If the best player in Boston is about to be traded and no one in town really seems to care all that much, does that player really belong among the city’s elite?
This is the evolving paradox of Mookie Betts, the superstar outfielder for the Red Sox who — if you believe most reports in Major League Baseball — could be shipped out of town at any moment.
The Betts sweepstakes, set to be won by either the Los Angeles Dodgers or San Diego Padres, is a sad commentary on the state of baseball.
It wasn’t that long ago that a similar bidding war between the Red Sox and Yankees for Alex Rodriguez engulfed Beantown’s winter. The A-Rod trade was the biggest story all of sports in January 2004; now, 16 years later, the Betts rumors are 1,000 watts dimmer than Tom Brady’s Hulu commercial — to say nothing of a Bill Belichick appearance at Rob Gronkowski’s weekend beach party in Miami or a couple of weekend wins by the Bruins or Celtics.
Here’s the $400 million question: Why doesn’t anybody care about Mookie Betts?
This is a guy that was drafted and developed by the Red Sox, has been the Most Valuable Player of the American League and won a World Series. He’s flashy on the field and a model citizen away from the ballpark. He’s the only player besides Mike Trout of the Angels that’s finished in the top 10 of the American League MVP voting the last four years — by most measures, the second-best player in the AL and perhaps in all of baseball.
Betts is 27 years old. He hits for power, averaging about 30 homers per year. He slugs, never hitting fewer than 40 doubles in a full season. He’s a career .301 hitter, a 4-time Gold Glove winner, a batting champion, and if you’re into Wins Above Replacement, one of the best that’s ever played.
Read those last two paragraphs again. Shouldn’t a player with that resume be a lifer at Fenway Park before going into Cooperstown?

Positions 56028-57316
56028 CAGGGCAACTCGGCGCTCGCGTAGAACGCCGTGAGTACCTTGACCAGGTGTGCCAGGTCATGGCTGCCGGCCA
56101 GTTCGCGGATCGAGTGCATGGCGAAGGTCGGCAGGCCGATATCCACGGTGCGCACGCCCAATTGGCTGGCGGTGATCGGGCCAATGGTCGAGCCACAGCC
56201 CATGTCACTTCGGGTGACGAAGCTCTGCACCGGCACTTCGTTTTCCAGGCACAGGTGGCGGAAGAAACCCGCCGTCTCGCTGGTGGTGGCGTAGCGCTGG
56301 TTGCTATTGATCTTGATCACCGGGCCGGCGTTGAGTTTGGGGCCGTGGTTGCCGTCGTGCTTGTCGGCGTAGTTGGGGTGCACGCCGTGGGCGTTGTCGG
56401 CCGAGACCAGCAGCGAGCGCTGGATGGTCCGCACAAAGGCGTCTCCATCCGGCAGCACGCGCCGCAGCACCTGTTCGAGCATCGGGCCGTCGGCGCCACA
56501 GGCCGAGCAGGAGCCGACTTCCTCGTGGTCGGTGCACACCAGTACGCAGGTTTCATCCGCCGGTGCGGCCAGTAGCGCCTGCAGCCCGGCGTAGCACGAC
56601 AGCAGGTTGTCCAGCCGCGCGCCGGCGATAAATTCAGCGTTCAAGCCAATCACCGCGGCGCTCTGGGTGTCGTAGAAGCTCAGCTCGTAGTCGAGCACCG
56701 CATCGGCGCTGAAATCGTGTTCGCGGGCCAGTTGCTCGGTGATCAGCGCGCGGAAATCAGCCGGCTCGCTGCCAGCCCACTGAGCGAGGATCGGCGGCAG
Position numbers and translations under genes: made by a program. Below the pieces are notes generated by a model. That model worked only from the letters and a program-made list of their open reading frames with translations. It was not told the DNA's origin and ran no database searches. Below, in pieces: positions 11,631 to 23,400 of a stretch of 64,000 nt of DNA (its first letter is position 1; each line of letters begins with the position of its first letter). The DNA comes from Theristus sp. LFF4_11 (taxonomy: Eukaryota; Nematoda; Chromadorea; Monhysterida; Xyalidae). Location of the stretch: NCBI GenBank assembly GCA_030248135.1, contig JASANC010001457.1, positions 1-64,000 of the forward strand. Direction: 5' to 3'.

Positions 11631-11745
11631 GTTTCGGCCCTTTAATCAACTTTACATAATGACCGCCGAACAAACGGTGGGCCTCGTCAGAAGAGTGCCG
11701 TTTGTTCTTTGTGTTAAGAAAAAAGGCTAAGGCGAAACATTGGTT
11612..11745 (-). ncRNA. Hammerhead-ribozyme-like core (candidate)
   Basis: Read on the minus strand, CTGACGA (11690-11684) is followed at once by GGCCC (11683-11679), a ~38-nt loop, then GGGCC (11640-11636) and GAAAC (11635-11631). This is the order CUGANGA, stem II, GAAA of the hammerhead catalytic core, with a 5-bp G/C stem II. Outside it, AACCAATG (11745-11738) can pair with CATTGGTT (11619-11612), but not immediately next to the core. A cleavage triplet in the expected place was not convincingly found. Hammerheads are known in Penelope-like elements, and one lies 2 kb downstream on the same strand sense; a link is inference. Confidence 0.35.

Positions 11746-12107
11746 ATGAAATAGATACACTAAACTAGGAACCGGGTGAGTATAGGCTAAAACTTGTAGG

Yet Betts, a free agent at the end of the 2020 season, has found no common ground on a long term extension with the Red Sox. Supposedly he declined a Boston offer of 10 years and $300 million, while the Sox balked at a proposed 12 years and $420 million.
It’s ludicrous but true that Boston has money problems contributing to the impasse. Baseball’s luxury tax will bury them if they go over $208 million in team payroll, so that once-lauded extension for Nathan Eovaldi and the opt-in decision by J.D Martinez are coming home to roost.
Thus, a trade involving Betts seems in the works.
With a poorly rated farm system, the Sox can’t afford to let Betts walk away for nothing at the end of the year. A deal could replenish the prospects or help move a big contract (David Price’s $32 million per year, anyone?) to provide needed flexibility going forward.
Does that mean ownership is skimping out?
Well, are the Patriots skimping out when the Chandler Jones, Malcolm Butlers and Wes Welkers of the world leave due to the NFL’s salary cap? Because make no mistake, baseball’s luxury tax is a soft cap; mismanaging almost $92 million for Eovaldi, Dustin Pedroia, Price and Chris Sale, none of whom are guaranteed to make it through 2020 healthy, put the Sox in cap jail.
Still, John Henry’s net worth has been thrown around as a disparagement in a way Robert Kraft’s never is. Such is life as a baseball owner in what’s now a football town.
That brings us back around to the crux of the issue: Betts is one of the best players on the planet, but he might not be worth the money.
By any objective measure, he’s deserving of the second-richest contract in the history of North American professional sports, just behind Trout’s $430 million windfall. Yet when an owner shells out of that kind of cash, it’s not just for stats on baseball-reference.com; it’s for attention, TV ratings, merchandise sales and putting fans in the seats.
For whatever reason, Betts doesn’t move those needles. Imagine the furor on sports radio if David Pastrnak (Bruins) or Jayson Tatum (Celtics) were trade bait?
Knowing the Betts rumors have been met with a shrug and the phrase “Now back to Tom Brady’s Instagram”, can you blame the Sox for not going all in?
Don’t think a Betts trade means the 2020 season is lost, either. There’s no reason Martinez, Raffy Devers and Xander Bogaerts can’t combine for 250 or more RBI for the Red Sox. Devers, all of 23 years old, might end up the best hitter of the bunch; letting one future Hall of Famer walk means Boston had better find a way to pay their younger slugger.
It’s a curious case when a team’s relationship with a franchise cornerstone falls over the way it has for the Red Sox and Betts.
Yet with this one, the way it’s resembled a tree falling in the forest with one no around to hear speaks volumes.
You can contact Matt Williams at 978-338-2532, MWilliams@salemnews.com and follow along on Twitter @MattWilliams_SN.